nineteenth-century wifi

I was showing my students about using Google Ngrams to track the rise or fall of words over time. As an example of a modern word, I chose internet, which, not surprisingly, started being used about 1990. I then chose wifi, and was surprised to find that it was used more in the first half of the nineteenth century than since 2000. It’s obviously a scanning/processing error by Google Books, but I can’t think of any word which would be mis-scanned/mis-processed that much. The closest possible word is wife. Other than that, I’m pretty much flummoxed. (That’s possibly the first time I have ever typed the word flummoxed (1830-40; origin uncertain).)

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‘The cleverest person alive’

Today’s chapter of the textbook focused on ‘brain games’, IQ tests and genius of the past and now. As an example of the latter, it said:

Kim Ung-Yong, who is generally regarded as the cleverest person alive, has an IQ of 210. He was made famous when he appeared on Japanese TV at the age of four, solving complex mathematical problems. He attended university between the ages of four and seven, and at the age of eight, he was invited to the USA to join NASA. At the age of 16, he chose to return to Korea, because he missed his mother!

I had never heard of him, despite a general interest in ‘brain games’, IQ tests and geniuses of the past and now, and neither had a Korean student and my wife, so he’s not even famous in Korea. I searched for his name and got his photo and other information, and … Guess Who Else’s photo crops up in a search for the name of ‘the cleverest person alive’? I tried this on two major search engines on three computers at work and at home, and got the same result.

Guess, or maybe try it yourself.

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‘Wilt thou leave me so dissatisfied?’

This week’s chapter of the textbook contained a lot about changing nouns into adjectives and vice versa using suffixes, and modifying adjectives using prefixes, including making negative adjectives. English has rather too many ways of making negative adjectives, including a-, dis-, il-, im-, in-, ir-, –less, non– and un-. Of these, a– is the most restricted and the textbook didn’t even mention it. il-, im-, in– and ir– are fairly restricted (compare illegal and unlawful), and –less can only be added to a noun. The three most general are dis-, non– and un-, probably in that order of restriction: we can say ‘uncool’ and ‘non-cool’, but we can’t say ‘discool’. (There are restrictions on the root adjective as well: we can say ‘unhappy’, but probably not ‘unsad’ and certainly not ‘unmiserable’.)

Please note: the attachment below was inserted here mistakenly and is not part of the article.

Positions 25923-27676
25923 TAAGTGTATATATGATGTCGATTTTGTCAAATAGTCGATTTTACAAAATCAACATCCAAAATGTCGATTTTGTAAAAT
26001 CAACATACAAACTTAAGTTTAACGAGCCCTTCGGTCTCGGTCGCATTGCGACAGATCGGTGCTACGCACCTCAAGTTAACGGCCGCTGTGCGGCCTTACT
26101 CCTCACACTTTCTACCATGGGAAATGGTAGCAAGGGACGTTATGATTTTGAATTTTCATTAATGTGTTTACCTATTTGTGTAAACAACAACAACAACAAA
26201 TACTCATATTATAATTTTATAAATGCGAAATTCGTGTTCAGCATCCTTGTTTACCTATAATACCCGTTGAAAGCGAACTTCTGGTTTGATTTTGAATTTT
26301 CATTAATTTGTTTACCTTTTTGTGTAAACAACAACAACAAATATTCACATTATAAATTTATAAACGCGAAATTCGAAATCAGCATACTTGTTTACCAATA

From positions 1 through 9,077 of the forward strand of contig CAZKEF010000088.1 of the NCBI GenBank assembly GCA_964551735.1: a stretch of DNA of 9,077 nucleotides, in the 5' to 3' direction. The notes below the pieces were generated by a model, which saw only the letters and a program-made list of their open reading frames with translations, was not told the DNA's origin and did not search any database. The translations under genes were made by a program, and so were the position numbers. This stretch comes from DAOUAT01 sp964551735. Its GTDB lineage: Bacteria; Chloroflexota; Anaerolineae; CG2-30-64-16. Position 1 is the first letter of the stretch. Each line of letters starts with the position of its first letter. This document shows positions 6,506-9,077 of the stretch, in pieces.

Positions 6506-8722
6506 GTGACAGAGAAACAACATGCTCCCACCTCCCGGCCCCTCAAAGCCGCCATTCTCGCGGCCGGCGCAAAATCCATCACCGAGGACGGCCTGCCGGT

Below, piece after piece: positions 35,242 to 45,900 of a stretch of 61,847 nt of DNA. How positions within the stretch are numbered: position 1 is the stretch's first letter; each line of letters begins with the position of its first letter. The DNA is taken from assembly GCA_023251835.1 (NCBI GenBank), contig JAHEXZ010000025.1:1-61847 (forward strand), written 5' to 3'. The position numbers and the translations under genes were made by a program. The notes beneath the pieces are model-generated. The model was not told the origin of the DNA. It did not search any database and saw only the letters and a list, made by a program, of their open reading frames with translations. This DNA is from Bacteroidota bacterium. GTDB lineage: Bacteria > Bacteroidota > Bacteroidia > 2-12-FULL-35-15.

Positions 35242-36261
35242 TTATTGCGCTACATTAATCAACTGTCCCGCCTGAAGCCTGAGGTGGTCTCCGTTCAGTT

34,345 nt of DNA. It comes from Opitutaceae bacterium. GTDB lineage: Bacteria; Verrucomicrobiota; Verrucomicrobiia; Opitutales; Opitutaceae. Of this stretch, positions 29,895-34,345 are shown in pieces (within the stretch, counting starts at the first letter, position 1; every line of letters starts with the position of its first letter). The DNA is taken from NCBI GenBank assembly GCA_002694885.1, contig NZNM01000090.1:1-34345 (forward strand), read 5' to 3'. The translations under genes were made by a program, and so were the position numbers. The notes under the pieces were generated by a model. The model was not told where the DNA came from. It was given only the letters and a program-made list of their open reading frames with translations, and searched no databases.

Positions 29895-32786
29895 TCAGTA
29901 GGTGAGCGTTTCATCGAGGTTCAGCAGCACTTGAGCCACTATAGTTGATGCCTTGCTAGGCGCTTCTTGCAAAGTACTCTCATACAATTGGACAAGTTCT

We have sets of words like comfort (verb), comfort (noun) and comfortable, but discomfort and uncomfortable. uncomfort and discomfortable exist, but are vanishing rare. Sometimes two adjectives sit side by side. Some combination of dissatisfying, unsatisfying, dissatisfied, unsatisfied, dissatisfactory and unsatisfactory cropped up in one lesson. dissatisfying and unsatisfying seem to be more subjective and dissatisfactory and unsatisfactory seem to be more objective: a movie might be unsatisfactory because of the picture or sound quality, but unsatisfying because of the story or acting.

Dictionary.com lists unsatisfactory, dissatisfactory, unsatisfying and dissatisfied, but dissatisfying redirects to dissatisfy, and unsatisfied to satisfied. On the other hand, unsatisfy and unsatisfaction don’t exist; the verb and noun are dissatisfy and dissatisfaction. Google Ngrams shows unsatisfactory and dissatisfied considerably ahead of unsatisfied and unsatisfying, slightly ahead of dissatisfying and dissatisfactory. So unsatisfactory and unsatisfying are clear choices, while dissatisfied is the better choice, but unsatisfied is not ‘wrong’. But there are two differences. The first is grammatical: Google Ngrams shows that dissatisfied is standardly followed by a function word (dissatisfied with, and, that, in, as, at, because, than, by and to) (and is therefore standardly used predicatively), while unsatisfied is followed by a noun more often than not (unsatisfied with, and, demand, desire, in, by, desires, longing, longings and curiosity) (and is therefore used attributively and predicatively). The second is semantic: people and demands, desires, longings, and curiosity can be unsatisfied, but only people (and maybe larger animals) can be dissatisfied.